Hawkins answered, “The reason that I am running for school board is that I think a lot of us realize that we are at a crossroads here. Just like [Singleton], my family and I have a lot of pride in the school. I’ve seen some of that slip away and it hurts me. Yes, our kids are number one and I am a big advocate for our school.
“I also think our school is a lot like a business — they’re in business to educate our kids. We need to make sure that they have the resources and the means to do that and that someone is holding them accountable for that. They have a job to do and we need to make sure that job is getting done.”
Next, Heinkel answered the question.
“I think unlike many of my fellow candidates, I actually do not have any children who are in the school system. I contribute a lot of who I am today to the opportunities I was given here at Preble Shawnee. I would like to serve these students, get them a better curriculum, give them a better understanding of what is out there for them after school, as well as help build them in the school with extra-curriculars and opportunities,” she said.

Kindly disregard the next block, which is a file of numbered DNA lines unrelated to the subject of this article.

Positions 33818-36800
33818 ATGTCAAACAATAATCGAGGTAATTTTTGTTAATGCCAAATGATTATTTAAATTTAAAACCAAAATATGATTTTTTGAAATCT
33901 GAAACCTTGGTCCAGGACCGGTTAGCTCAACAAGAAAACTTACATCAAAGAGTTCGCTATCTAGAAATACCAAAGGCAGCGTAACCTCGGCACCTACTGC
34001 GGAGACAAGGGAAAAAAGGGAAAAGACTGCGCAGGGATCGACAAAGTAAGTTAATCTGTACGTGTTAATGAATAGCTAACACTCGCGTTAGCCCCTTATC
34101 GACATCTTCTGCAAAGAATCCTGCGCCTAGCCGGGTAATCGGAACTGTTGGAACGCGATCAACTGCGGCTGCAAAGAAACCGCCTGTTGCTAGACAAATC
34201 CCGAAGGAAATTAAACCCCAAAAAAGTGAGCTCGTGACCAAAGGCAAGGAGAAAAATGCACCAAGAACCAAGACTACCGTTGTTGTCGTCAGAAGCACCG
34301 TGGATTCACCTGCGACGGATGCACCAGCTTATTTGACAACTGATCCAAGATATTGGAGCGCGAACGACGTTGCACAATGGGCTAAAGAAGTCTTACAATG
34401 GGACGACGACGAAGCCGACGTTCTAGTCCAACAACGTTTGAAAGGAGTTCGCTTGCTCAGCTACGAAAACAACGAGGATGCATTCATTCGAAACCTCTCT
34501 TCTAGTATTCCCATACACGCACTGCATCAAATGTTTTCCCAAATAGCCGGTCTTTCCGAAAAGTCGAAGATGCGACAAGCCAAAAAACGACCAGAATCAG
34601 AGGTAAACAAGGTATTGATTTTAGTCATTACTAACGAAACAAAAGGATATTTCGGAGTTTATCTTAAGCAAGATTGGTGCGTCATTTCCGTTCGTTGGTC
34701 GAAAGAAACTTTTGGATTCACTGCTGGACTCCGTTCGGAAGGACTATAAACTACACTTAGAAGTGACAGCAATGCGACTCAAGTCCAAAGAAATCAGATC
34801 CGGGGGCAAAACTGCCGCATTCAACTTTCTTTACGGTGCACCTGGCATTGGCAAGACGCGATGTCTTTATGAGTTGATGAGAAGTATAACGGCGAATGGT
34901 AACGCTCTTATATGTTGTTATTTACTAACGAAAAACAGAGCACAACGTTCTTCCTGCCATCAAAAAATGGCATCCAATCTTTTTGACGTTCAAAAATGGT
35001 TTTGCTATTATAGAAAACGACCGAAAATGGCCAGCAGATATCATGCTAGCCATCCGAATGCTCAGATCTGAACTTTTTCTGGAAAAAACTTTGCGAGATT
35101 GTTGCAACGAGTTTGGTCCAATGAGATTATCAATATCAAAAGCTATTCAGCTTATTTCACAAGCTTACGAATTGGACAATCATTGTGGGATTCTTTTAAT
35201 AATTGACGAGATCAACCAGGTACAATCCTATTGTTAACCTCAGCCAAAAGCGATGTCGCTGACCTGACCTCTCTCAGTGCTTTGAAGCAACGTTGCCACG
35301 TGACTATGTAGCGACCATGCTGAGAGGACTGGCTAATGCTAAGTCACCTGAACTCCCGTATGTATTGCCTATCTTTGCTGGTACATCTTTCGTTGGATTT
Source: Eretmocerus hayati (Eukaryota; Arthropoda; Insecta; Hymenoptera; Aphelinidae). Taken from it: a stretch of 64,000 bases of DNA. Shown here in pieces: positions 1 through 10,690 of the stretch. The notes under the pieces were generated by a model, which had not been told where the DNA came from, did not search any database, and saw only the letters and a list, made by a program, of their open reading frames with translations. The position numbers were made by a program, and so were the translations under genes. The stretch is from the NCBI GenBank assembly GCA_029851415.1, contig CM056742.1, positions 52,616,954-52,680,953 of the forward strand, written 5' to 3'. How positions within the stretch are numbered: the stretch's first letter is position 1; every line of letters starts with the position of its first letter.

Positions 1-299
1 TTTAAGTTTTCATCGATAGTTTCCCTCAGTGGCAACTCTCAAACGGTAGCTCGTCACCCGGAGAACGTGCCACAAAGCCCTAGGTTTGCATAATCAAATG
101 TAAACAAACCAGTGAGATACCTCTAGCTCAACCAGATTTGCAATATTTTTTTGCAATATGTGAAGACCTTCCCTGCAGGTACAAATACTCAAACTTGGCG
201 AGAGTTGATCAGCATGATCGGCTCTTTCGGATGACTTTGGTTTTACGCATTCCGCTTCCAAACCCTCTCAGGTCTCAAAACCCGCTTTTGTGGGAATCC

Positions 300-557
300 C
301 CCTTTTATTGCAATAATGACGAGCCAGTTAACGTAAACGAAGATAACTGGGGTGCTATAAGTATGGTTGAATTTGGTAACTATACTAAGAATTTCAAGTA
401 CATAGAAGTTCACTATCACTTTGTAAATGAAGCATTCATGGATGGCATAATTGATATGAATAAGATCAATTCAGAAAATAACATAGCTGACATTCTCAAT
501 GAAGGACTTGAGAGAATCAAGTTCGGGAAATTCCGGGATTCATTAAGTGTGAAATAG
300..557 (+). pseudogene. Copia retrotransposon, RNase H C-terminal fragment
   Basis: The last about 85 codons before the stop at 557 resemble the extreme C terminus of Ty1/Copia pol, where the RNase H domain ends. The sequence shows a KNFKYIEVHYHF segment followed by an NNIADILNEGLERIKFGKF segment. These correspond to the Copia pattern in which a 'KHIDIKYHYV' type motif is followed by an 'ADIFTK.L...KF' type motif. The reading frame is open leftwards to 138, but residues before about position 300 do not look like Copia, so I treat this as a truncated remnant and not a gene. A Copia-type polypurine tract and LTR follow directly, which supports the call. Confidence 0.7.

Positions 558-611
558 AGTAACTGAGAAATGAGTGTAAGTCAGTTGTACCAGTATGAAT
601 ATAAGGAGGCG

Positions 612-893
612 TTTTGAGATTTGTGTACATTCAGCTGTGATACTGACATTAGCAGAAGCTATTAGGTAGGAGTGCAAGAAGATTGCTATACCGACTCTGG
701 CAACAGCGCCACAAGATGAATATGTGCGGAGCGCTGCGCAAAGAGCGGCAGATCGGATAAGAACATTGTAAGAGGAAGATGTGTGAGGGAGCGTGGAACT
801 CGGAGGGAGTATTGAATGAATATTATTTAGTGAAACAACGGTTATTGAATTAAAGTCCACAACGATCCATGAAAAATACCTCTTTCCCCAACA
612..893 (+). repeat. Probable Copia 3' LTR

“My sister is a teacher at this school and that is what sparked my interest in running for school board.”
Duskey responded, “I grew up around education. My mother was a teacher at Camden Elementary and I remember being a small child and walking and crawling around there. The schools here are part of my every day life — I take my kids there, I pick them up, and I walk them there. I have a deep love and passion for our community and for everything that entails.
“We couldn’t be at a more critical juncture over the school system. Serving on the school board would be a very exciting opportunity for me.”